High-mobility nanometer-thick crystalline In–Sm–O thin-film transistors via aqueous solution processing†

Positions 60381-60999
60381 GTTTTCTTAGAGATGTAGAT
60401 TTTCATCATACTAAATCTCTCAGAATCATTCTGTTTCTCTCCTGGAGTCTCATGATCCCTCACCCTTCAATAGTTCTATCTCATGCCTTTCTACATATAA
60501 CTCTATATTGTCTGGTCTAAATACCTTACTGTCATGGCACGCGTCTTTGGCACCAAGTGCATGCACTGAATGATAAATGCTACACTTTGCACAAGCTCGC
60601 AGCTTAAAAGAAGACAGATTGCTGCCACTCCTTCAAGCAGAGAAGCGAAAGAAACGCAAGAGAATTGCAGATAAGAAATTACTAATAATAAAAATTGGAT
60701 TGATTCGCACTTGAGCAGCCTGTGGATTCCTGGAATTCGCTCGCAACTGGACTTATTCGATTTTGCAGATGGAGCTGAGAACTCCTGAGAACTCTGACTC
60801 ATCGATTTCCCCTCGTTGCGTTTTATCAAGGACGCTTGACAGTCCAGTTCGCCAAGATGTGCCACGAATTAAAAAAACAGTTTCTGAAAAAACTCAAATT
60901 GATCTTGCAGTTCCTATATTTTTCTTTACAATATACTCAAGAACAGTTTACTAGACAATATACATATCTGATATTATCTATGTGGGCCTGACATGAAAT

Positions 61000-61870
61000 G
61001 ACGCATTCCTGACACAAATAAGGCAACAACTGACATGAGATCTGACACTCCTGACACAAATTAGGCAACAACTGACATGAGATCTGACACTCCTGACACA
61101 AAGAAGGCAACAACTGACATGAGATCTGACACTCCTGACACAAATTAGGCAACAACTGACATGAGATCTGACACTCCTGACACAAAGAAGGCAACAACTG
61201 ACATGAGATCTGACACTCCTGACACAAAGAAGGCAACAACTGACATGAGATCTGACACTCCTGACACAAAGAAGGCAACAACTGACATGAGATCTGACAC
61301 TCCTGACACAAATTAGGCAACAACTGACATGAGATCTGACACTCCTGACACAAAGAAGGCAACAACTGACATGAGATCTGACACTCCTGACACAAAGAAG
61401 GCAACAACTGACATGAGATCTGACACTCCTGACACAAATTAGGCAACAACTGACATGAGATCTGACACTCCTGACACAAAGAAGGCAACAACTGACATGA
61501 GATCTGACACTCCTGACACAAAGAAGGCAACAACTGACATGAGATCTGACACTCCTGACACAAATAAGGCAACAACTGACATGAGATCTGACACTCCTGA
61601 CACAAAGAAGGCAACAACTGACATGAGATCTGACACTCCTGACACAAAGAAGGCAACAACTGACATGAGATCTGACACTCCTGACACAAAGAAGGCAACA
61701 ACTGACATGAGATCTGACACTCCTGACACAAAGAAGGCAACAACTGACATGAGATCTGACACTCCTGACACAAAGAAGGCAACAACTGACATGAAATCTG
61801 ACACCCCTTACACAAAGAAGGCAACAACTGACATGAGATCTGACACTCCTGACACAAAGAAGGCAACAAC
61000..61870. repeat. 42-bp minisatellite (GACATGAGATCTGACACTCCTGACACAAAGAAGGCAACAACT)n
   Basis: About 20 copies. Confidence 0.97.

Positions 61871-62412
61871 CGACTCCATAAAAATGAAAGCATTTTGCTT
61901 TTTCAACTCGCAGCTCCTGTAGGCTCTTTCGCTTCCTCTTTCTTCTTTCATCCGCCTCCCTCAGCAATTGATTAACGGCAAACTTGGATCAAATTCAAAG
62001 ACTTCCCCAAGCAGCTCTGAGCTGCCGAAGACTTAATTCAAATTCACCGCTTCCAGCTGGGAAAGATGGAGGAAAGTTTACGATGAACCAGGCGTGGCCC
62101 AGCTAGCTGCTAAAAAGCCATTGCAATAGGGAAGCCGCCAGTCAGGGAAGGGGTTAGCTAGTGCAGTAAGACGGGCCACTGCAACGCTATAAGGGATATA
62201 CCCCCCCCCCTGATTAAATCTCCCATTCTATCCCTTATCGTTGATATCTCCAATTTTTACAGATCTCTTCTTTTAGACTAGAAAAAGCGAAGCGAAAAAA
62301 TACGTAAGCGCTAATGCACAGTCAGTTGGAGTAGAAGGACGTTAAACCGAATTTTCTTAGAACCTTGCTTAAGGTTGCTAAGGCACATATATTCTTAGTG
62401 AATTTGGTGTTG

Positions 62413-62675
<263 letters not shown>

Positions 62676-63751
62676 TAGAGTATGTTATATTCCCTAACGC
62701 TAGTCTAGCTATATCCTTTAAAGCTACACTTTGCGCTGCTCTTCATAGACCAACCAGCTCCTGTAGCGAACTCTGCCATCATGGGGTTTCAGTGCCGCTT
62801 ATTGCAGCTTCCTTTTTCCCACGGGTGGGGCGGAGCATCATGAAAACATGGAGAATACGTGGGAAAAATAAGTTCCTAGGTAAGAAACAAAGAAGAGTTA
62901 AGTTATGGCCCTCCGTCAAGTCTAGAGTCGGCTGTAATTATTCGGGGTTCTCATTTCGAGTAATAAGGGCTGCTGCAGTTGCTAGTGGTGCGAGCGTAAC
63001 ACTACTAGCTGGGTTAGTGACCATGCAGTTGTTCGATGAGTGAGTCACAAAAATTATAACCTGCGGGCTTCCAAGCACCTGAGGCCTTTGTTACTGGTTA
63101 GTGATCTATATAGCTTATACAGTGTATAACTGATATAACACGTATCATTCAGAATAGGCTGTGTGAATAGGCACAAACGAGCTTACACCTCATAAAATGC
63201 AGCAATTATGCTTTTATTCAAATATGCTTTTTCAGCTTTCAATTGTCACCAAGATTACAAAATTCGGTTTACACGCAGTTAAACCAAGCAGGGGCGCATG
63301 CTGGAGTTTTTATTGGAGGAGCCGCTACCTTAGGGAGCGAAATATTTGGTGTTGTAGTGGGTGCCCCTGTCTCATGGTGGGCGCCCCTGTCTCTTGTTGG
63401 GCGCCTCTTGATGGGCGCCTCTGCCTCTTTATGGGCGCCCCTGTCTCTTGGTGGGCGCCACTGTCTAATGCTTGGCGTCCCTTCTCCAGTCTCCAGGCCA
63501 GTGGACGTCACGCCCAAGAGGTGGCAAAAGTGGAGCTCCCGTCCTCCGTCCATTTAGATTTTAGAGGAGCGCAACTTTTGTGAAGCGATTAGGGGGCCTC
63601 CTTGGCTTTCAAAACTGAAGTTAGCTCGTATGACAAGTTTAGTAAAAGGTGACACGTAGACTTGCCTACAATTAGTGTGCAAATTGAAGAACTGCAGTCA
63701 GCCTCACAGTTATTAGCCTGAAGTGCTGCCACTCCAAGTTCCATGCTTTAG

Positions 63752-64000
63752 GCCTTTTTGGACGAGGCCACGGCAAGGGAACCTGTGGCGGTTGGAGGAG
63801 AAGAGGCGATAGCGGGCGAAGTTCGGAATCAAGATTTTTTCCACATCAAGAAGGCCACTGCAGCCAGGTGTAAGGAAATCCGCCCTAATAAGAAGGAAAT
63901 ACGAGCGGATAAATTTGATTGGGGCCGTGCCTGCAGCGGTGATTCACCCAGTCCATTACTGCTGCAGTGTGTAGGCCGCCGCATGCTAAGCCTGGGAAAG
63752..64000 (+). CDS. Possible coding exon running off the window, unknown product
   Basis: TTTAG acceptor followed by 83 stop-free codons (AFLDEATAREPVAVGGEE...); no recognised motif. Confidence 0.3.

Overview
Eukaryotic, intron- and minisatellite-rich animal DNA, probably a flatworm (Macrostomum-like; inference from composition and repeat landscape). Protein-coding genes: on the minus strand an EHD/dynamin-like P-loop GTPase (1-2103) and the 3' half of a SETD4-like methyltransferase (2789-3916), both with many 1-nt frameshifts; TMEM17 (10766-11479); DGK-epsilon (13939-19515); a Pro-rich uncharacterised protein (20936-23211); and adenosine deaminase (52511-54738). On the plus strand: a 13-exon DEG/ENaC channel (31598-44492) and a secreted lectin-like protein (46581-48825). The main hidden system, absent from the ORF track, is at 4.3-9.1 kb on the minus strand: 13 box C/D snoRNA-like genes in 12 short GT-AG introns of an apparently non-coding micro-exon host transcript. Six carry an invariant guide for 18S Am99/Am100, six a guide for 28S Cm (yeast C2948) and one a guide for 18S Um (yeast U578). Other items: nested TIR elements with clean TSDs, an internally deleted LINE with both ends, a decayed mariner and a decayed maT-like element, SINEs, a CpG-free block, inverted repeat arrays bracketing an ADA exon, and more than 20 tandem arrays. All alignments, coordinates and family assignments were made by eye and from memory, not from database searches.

Thin-film transistors (TFTs) based on solution-derived metal oxides hold great potential in emerging low-cost large-area printed electronics. Despite recent impressive progress, these device performances are far behind those of their corresponding vacuum-based counterparts, impeding their future commercialization. In this work, we designed and created high-performance TFTs based on a nanometer-thick (down to 5 nm) crystalline In–Sm–O channel via aqueous solution processing, with a performance comparable to those of existing vacuum-processed metal oxides. The microstructural, chemical, optical, and electrical properties of the ultra-thin In–Sm–O samples as a function of Sm doping content (0–10%) were comprehensively investigated. The In–Sm–O TFTs (5% Sm) on SiO2/Si dielectrics demonstrated state-of-the-art performance, including a high mobility of 21.51 ± 1.33 cm2 V−1 s−1, subthreshold swing of 0.66 ± 0.06 V per decade, threshold voltage of 2.14 ± 0.44 V, on/off current ratio >108, and remarkable bias stress stability. The success of In–Sm–O was attributed to the high quality of the crystalline In2O3 matrix, the ideal nature of Sm dopant in suppressing oxygen vacancies, as well as the ultrathin and atomically smooth nature of the channel layer. Therefore, the aqueous solution-processed ultra-thin In–Sm–O channel is expected to enable the realization of future low-cost, large-area, and high-performance green electronics.